This scarf was developed from the “Waves” swatch pattern in The Vogue Knitting Stitchionary Volume Two: Cables. The Stitchoinary series of books is a great place to turn when you need some inspiration.

I love this as a Winter accessory.

This is one of my favorite scarves that I’ve made. I just see it as such a classic style and I love the feel of it!

This scarf proved to be more challenging than anticipated only because the local shops stopped carrying this particular yarn! It is a super-soft acrylic blend that was once available in every craft store. I ended up purchasing the “Microspun” yarn on eBay because ordering it online the yarn would arrive more quickly than finding the time to get to the Lion Brand Yarn Studio downtown.

I love this yarn just because of how soft it is. I was looking for a chunkier yarn but was having trouble finding one as soft as this. I knew this yarn was the texture I wanted, so I knit the scarf with two strands held together to it gave it a nice chunky, yet soft and drapey feel. The diagonal pattern turned out great and this is a classic black scarf (that doesn’t pick up lint) my sister can wear all season long.

Stay tuned tomorrow for more of Scarf Week!

What I’m listening to as I write this post: Fiona Apple

Scarf Week: Sunday


We all love Shark Week on The Discovery Channel. Well, this week is Scarf Week on my blog! I will be posting different scarves every day this week. To kick things off, here are a few lighter-weight lacey scarves; perfect for this time of year!


I can’t remember when or why I made this scarf. I think it was for my sister’s birthday, maybe. I do, however, remember when I found this yarn. I was at Knitty City on the UWS. It is one of my favorite yarn stores in NY! The staff is helpful and friendly (surprisingly NY has a few yarn stores with… we’ll just say not the friendliest staffs). Knitty City has a great selection, a cute space in one of my favorite neighborhoods and they are so involved with the “yarn community”. Hosting events, trunk shows, book signings, charity events and more.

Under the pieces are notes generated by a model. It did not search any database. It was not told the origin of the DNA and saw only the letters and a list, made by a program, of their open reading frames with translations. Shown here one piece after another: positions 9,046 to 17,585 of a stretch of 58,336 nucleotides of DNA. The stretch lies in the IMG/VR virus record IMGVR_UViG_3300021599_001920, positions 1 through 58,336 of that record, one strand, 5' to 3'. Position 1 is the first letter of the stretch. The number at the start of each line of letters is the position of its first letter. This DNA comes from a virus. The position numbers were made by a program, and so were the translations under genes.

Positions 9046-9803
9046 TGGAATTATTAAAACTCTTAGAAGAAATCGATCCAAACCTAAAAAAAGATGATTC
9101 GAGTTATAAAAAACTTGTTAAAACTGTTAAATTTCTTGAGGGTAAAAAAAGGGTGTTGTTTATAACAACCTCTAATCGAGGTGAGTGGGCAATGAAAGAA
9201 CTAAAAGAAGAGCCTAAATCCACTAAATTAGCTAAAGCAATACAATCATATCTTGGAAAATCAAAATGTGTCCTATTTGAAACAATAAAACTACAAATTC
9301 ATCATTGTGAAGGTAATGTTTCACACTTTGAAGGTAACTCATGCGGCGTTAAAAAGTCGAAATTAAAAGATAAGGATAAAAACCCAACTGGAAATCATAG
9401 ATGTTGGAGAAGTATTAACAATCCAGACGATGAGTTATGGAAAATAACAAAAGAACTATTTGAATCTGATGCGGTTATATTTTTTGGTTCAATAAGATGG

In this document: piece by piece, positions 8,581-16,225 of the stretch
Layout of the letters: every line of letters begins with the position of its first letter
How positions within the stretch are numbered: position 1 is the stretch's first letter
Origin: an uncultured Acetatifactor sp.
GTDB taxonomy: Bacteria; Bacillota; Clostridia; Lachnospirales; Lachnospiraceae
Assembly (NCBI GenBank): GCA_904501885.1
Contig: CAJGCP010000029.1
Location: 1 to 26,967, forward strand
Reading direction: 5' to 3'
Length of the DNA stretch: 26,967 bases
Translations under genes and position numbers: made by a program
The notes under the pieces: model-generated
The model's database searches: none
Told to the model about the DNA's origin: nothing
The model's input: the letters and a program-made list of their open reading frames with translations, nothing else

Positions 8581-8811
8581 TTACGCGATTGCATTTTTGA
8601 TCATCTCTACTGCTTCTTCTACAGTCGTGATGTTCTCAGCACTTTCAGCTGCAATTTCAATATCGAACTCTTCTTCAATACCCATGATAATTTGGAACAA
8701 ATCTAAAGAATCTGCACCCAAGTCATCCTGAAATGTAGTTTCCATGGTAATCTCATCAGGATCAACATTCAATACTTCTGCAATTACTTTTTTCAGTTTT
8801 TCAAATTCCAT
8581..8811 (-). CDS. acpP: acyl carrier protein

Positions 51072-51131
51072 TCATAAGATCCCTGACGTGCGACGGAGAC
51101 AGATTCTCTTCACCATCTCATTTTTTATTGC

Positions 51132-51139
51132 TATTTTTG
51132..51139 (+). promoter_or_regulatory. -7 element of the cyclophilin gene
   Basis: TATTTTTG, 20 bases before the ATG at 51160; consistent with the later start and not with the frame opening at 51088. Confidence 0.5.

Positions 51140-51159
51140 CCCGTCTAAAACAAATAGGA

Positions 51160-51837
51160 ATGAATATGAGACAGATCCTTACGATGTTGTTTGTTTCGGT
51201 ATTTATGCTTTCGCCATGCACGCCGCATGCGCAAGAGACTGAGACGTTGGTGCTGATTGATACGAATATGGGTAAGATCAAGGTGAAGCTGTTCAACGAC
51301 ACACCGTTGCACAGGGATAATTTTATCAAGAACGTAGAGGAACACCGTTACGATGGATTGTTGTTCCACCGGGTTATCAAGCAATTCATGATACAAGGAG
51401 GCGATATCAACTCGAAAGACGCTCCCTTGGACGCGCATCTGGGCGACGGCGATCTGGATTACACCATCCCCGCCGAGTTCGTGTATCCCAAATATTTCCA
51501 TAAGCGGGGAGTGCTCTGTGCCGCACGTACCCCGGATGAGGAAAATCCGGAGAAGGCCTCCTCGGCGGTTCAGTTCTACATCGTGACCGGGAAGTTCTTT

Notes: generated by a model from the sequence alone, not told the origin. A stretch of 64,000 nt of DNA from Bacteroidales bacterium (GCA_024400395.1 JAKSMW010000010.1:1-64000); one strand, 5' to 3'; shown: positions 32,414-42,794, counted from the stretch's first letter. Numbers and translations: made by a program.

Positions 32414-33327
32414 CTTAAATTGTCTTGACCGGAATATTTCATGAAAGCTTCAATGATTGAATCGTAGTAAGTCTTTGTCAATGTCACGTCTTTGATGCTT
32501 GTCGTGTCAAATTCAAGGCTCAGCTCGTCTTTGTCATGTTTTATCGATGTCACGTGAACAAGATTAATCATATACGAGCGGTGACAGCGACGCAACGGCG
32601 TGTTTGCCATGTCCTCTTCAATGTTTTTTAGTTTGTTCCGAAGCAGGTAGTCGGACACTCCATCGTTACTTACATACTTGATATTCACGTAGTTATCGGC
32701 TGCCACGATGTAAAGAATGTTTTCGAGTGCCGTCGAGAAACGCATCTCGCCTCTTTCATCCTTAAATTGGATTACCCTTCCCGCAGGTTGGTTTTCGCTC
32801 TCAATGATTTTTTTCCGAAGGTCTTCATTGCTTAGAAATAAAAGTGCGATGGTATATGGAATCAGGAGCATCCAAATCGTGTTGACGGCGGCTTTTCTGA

I was at Knitty City, saw this yarn in the back, picked it up then put it down and walked away. Then I went back to it and did the same thing three times before I finally decided to buy it. I was hesitant because for twenty-something yards it cost twenty-something dollars… and what can you really make with twenty-something yards of a novelty yarn that makes the purchase worthwhile? Pretty expensive yarn! But it had my sister’s name all over it. Beautiful pinks and greens and pink sequins to top it off! I could not pass it up. And I was determined to make it work for a scarf.

The challenge became: how do I make a scarf with such a tiny amount of yardage? (On average, a scarf usually takes approximately 200yds to give you an idea of how little I had to work with here.) I opted for very chunky knitting needles and a combination of garter stitch and dropped yarn overs. I think I actually unraveled it once to re-make it thinner and longer.

The end result is a very stylish accessory. You can wear it as a scarf or – as my sister has done – wear it as a belt. It has just the right amount of sparkle.

This next scarf was made with a beautiful blue cotton yarn. I am not 100% sure where I purchased it, but I think it was from Knit New York near Union Square. This store is now sadly closed. It was tiny with a small-ish selection, but they had some beautiful yarns.

I only bought one ball of this yarn with the intent of making a colorful accessory for myself. The yarn is 100% cotton and colored a beautiful turquoise with little flecks of light blue throughout. I went with the classic “K1, yo, K2tog” lacey pattern with large needles (that always makes me think of a spider web when it’s knit up). This pattern looks great in so many different yarn textures, it is a great fall back when I am stuck and want to knit something quickly.

This scarf has seen a lot of wear! I love the color and it goes with so much that it is a frequently used item in my wardrobe.

Stay tuned tomorrow for day two of Scarf Week!

What I’m listening to as I write this post: Rufus Wainwright – Poses